The electrochemical energy storage is a means to conserve electrical energy in chemical form. This form of storage benefits from the fact that these two energies share the same vector, the electron. This advantage allows us to limit the losses related to the conversion of energy from one form to another. The RS2E focuses its research on rechargeable electrochemical devices (or electrochemical storage) batteries and supercapacitors.
The materials used in the electrodes are key components of lithium-ion batteries. Their nature depend battery performance in terms of mass and volume capacity, energy density, power, durability, safety, etc. This book deals with current and future positive and negative electrode materials covering aspects related to research new and better materials for future applications (related to renewable energy storage and transportation in particular), bringing light on the mechanisms of operation, aging and failure.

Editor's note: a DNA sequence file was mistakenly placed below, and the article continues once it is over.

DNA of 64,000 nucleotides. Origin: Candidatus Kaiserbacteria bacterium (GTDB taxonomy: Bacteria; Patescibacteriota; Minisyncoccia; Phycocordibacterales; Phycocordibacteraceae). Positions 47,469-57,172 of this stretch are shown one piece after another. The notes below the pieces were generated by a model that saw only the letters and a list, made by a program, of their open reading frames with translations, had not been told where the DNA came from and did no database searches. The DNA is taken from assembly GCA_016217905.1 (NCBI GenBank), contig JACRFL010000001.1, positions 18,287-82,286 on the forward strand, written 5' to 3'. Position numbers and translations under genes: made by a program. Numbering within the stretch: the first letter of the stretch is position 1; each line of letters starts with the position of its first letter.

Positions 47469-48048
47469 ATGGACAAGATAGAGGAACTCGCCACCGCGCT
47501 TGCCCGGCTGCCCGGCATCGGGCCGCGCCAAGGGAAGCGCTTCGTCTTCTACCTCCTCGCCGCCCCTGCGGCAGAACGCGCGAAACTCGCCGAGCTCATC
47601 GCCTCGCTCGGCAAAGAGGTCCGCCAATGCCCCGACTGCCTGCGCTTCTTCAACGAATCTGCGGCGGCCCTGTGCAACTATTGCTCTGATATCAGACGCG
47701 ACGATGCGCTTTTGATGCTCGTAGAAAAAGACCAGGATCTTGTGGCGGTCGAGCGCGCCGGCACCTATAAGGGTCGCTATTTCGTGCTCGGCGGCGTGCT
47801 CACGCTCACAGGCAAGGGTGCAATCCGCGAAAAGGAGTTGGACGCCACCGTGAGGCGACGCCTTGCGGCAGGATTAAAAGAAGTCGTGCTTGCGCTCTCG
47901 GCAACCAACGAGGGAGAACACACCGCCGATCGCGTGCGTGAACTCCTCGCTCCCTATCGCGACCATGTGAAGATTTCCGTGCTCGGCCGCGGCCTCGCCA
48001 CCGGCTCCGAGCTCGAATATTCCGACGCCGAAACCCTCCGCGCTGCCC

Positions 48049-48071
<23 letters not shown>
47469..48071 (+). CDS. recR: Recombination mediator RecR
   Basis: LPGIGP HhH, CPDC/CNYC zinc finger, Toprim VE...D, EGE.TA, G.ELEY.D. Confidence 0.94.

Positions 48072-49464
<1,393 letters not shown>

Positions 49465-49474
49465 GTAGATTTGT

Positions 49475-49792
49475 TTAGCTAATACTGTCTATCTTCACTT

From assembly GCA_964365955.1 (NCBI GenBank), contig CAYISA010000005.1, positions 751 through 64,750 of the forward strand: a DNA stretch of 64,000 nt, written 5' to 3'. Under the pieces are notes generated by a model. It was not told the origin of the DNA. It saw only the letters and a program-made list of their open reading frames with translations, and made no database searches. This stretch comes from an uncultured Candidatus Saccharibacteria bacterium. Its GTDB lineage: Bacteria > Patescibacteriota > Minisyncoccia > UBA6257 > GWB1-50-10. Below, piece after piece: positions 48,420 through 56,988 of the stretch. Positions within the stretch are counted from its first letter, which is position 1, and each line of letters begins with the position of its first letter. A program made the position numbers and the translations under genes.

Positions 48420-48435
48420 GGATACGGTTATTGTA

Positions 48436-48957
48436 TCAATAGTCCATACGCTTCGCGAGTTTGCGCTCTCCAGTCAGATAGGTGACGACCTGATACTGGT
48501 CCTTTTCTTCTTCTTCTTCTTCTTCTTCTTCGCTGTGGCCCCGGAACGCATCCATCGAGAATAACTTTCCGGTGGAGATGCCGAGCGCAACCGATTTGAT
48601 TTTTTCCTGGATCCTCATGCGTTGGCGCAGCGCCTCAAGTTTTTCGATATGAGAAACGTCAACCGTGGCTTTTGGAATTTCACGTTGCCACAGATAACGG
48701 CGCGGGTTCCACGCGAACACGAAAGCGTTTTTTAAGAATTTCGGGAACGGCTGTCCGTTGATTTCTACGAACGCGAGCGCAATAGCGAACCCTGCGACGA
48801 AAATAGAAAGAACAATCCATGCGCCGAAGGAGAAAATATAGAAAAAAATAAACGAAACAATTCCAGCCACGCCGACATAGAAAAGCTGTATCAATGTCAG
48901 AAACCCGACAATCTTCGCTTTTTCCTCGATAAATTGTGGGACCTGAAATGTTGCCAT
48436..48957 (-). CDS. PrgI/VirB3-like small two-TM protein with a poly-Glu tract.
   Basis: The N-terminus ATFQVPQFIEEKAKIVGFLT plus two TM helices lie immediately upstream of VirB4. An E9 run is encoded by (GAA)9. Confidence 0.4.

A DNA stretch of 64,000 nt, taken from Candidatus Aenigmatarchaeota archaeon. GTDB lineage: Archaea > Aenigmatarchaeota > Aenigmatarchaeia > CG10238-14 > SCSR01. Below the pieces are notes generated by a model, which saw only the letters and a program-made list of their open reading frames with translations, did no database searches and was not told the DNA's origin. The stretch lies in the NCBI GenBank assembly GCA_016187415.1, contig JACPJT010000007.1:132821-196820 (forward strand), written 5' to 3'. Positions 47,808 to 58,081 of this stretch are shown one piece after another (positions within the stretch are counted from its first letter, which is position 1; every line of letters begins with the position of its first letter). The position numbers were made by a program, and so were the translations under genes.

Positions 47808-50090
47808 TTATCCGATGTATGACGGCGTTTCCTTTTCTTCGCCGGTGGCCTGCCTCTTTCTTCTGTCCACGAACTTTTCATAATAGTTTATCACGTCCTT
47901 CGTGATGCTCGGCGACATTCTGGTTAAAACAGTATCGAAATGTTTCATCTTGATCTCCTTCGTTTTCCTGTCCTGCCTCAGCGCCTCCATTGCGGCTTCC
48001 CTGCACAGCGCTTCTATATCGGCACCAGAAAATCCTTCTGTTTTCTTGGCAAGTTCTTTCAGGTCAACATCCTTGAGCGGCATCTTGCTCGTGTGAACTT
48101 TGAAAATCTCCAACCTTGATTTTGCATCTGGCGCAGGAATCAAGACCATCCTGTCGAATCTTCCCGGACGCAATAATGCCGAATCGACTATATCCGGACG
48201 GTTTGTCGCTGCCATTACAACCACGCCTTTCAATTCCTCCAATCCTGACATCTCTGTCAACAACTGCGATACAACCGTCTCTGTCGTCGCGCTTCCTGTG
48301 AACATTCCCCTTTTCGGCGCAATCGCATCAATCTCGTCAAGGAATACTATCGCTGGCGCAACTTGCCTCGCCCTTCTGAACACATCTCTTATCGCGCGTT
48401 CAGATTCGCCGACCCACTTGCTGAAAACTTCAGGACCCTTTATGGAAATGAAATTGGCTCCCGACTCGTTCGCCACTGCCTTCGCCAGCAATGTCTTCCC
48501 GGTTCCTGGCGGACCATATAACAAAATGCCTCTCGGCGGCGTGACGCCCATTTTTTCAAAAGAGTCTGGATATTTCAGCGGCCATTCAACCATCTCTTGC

About the Author
Laurence Croguennec, Université de Bordeaux, France.
Laure Monconduit, Universite Montpellier 2, France
Rémi Dedryvère, Université de Pau et des Pays de l'Adour, France.
Table of Contents
Chapter 1 Negative Electrodes 1
1.1 Preamble 1
1.2 Classic materials: insertion mechanism 3
1.2.1 Graphitic carbon 3
1.2.2 Titanium oxides 7
1.3 Toward other materials and other mechanisms 13
1.3.1 Silicon 14
1.3.2 Other block p elements 19
1.4 Summary on negative electrodes 27
Chapter 2 Positive Electrodes 29
2.1 Preamble 29
2.2 Layered transition metal oxides as positive electrode materials for Li-ion batteries: from LiCoO2 to Li1+xM1-xO2 30
2.2.1 The layered oxide LiCoO2: the starting point 31
2.2.2 From LiNiO2, initially explored as an alternative to LiCoO2, to the commercialization of LiNi0.80Co0.15Al0.05O2 (KCA) and LiNi1/3Co1/3O2 (NMC) 34
2.2.3 Electrode/electrolyte interfaces and aging phenomena in layered oxides 40
2.2.4 High-capacity Li-rich layered oxides 43
2.3 Alternatives to layered oxides 49
2.3.1 Materials with spinel structure: from LiMn2O4 to LiNi1/2Mn3/2O4 50
2.3.2 The olivine phase LiFePO4: a small revolution 57